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Investigation of the human brain metabolome to identify potential markers for early diagnosis and therapeutic targets of Alzheimer's disease

Research output: Contribution to journalJournal article

  • Stewart F. Graham
  • Olivier P. Chevallier
  • Dominic Roberts
  • Christian Hölscher
  • Christopher T. Elliott
  • Brian D. Green
<mark>Journal publication date</mark>5/02/2013
<mark>Journal</mark>Analytical Chemistry
Issue number3
Number of pages9
Pages (from-to)1803-1811
Publication statusPublished
Original languageEnglish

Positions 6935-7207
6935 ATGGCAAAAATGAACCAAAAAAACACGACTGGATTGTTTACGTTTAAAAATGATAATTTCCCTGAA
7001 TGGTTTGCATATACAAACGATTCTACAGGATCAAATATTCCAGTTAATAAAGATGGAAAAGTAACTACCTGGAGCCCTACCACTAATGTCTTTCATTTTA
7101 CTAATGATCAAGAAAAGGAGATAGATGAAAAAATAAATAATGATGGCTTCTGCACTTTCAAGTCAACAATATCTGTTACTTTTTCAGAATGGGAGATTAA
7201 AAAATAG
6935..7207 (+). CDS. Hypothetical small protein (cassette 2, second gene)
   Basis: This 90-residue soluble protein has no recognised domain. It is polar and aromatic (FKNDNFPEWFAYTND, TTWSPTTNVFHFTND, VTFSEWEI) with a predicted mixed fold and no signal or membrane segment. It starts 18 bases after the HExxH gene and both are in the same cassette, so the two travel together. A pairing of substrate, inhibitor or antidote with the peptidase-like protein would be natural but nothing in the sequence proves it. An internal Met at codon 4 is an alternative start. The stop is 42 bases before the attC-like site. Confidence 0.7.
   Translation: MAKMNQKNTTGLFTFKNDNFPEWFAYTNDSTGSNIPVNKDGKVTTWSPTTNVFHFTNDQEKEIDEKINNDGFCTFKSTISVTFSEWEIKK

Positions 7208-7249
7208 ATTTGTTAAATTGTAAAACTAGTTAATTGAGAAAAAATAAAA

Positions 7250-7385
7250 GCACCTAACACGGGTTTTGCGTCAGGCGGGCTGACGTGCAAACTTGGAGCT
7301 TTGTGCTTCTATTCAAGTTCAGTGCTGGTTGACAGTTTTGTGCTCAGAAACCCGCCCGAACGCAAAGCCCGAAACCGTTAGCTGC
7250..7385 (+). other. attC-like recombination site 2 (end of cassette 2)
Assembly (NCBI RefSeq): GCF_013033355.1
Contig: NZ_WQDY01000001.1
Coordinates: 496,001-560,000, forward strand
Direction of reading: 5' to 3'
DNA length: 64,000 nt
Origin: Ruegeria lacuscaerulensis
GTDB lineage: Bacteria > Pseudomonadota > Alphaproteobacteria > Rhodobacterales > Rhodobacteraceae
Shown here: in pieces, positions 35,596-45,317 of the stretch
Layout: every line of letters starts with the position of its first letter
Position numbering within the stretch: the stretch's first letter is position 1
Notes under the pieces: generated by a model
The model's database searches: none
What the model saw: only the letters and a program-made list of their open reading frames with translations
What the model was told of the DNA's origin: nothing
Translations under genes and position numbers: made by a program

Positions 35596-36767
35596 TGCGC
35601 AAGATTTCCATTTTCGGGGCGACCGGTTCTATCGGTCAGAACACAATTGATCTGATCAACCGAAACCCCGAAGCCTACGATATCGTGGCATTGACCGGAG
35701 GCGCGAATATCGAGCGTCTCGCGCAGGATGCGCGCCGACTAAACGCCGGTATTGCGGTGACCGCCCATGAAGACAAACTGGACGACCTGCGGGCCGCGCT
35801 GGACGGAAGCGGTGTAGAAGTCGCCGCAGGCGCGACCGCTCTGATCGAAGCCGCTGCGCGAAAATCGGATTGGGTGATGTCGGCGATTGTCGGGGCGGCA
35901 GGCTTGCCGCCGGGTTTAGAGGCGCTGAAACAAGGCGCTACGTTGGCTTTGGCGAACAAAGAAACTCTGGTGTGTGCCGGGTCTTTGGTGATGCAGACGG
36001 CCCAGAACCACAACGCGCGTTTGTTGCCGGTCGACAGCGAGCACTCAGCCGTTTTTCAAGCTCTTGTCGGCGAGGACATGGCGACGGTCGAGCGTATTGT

A study combining high resolution mass spectrometry (liquid chromatography-quadrupole time-of-flight-mass spectrometry, UPLC-QTof-MS) and chemometrics for the analysis of post-mortem brain tissue from subjects with Alzheimer's disease (AD) (n = 15) and healthy age-matched controls (n = 15) was undertaken. The huge potential of this metabolomics approach for distinguishing AD cases is underlined by the correct prediction of disease status in 94-97% of cases. Predictive power was confirmed in a blind test set of 60 samples, reaching 100% diagnostic accuracy. The approach also indicated compounds significantly altered in concentration following the onset of human AD. Using orthogonal partial least-squares discriminant analysis (OPLS-DA), a multivariate model was created for both modes of acquisition explaining the maximum amount of variation between sample groups (Positive Mode-R2 = 97%; Q2 = 93%; root mean squared error of validation (RMSEV) = 13%; Negative Mode-R2 = 99%; Q2 = 92%; RMSEV = 15%). In brain extracts, 1264 and 1457 ions of interest were detected for the different modes of acquisition (positive and negative, respectively). Incorporation of gender into the model increased predictive accuracy and decreased RMSEV values. High resolution UPLC-QTof-MS has not previously been employed to biochemically profile post-mortem brain tissue, and the novel methods described and validated herein prove its potential for making new discoveries related to the etiology, pathophysiology, and treatment of degenerative brain disorders.